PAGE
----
Musk Reads: SpaceX’s Mars City Could Face Cabin Fever

Plus, Falcon Heavy lifts off and Musk has a question for a human-level A.I.

Elon Musk/Instagram

Falcon Heavy pulls off its first commercial launch; a sociologist warns about SpaceX’s Mars city; and Musk reveals what he would ask a human-level A.I.. It’s Musk Reads #74.

A version of this article appeared in the “Musk Reads” newsletter. Sign up for free here.

Musk Quote of the Week

“With steel membrane wings like a Dragon, we may be able to lower Starship’s orbital reentry temp to ~1000 degrees C, which would allow the whole surface to be uncooled bare metal.”

Flickr / Official SpaceX Photos


The Falcon Heavy successfully completed its first commercial launch with impressive media of the initial launch and subsequent triple-core landing. While it landed on the drone ship successfully, the company tells Inverse it was unable to secure the booster to the ship with the “octograbber.” It plans to tweak its methods for the next recovery attempt, which may prove useful as it prepares to use the world’s most powerful rocket for United States Air Force missions. Read more.

Musk’s dream of a city on Mars by 2050 could face cabin fever and nationalism, an astrosociologist told Inverse. Jim Pass, who founded the Astrosociology Research Institute 11 years ago, claims the mission needs more input from researchers who could avoid pitfalls like feelings of isolation. There’s also the question of governance. While Musk believes a direct democracy is best for smaller communities, Pass notes that the structure may naturally form from the inhabitants’ work methods. Read more.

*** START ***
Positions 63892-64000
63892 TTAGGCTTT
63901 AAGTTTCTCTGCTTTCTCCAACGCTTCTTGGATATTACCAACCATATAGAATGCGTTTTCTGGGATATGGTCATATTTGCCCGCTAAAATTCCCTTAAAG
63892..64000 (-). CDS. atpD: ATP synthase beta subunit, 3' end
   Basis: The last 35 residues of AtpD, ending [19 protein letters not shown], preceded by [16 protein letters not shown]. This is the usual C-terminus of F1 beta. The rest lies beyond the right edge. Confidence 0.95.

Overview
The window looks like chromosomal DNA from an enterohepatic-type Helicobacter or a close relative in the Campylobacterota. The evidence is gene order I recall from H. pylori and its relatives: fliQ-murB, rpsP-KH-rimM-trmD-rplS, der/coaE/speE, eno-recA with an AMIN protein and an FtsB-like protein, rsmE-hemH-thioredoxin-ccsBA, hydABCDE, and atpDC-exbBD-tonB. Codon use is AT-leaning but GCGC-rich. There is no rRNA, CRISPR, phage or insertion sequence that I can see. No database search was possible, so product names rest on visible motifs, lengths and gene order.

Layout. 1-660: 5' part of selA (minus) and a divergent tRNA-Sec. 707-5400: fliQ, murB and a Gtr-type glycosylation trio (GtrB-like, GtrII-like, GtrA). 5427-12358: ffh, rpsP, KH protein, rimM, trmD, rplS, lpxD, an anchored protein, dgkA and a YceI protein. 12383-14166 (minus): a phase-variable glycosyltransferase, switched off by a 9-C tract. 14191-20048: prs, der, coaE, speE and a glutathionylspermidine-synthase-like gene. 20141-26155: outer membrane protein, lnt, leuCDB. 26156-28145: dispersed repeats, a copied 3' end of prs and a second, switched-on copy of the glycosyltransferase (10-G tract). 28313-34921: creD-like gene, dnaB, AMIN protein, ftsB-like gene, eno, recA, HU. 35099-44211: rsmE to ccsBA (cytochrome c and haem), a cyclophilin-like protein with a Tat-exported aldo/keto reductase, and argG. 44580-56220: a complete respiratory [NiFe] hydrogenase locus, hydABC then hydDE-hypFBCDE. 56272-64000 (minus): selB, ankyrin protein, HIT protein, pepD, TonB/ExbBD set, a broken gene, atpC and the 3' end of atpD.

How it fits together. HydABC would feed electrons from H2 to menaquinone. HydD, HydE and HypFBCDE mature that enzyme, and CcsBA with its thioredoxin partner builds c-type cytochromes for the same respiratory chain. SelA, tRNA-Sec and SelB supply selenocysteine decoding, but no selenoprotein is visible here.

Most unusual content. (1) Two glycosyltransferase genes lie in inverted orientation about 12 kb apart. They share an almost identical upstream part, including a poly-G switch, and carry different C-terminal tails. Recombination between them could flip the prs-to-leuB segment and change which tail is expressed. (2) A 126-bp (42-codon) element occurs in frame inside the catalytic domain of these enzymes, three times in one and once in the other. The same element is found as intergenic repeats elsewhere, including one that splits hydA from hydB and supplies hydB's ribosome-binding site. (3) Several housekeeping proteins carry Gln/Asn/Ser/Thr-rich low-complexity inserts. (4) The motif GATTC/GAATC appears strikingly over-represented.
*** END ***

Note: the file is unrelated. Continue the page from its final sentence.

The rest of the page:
What’s Next for SpaceX: SpaceX is continuing work on its orbital Starship prototype, with an expected unveiling in June.

Tesla's logo on a wheel.

Flickr / cchana


Tesla’s robot taxi plan could earn its users $10,000 per year, an analysis claims. The figures, shared as the company plans an investor day to discuss its autonomous driving plans further, suggests a revenue of $29,018 per year, assuming a rental price of $2.50 per mile. It comes as Tesla also announces a Model 3 leasing system, without the option to purchase at the end as the company plans to use the cars to plug the gaps in its taxi fleet. Read more.

Tesla also raised the prices on its vehicles this week, including the semi-autonomous Autopilot system as a standard upgrade. The $35,000 Model 3 will stay available as an off-menu item, available for special ordering, and the company tells Inverse these special orders won’t include Autopilot to keep the lower price. Read more.

What’s next for Tesla: Tesla is set to unveil its autonomy plans during an investor day on April 22.

Photo of the Week

Burn, baby, burn!


More Musk Reads This Week

  • Fingernail-Sized Spacecraft Could Soon Scour the Solar System for Aliens. Read more.
  • Elon Musk and POTUS Candidate Andrew Yang Discuss A.I.’s Dangers on Twitter. Read more.

The Ultra-Fine Print

This has been Musk Reads #74, the weekly rundown of essential reading about futurist and entrepreneur Elon Musk. I’m Mike Brown, an innovation journalist for Inverse.

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A version of this article appeared in the “Musk Reads” newsletter. Sign up for free here.

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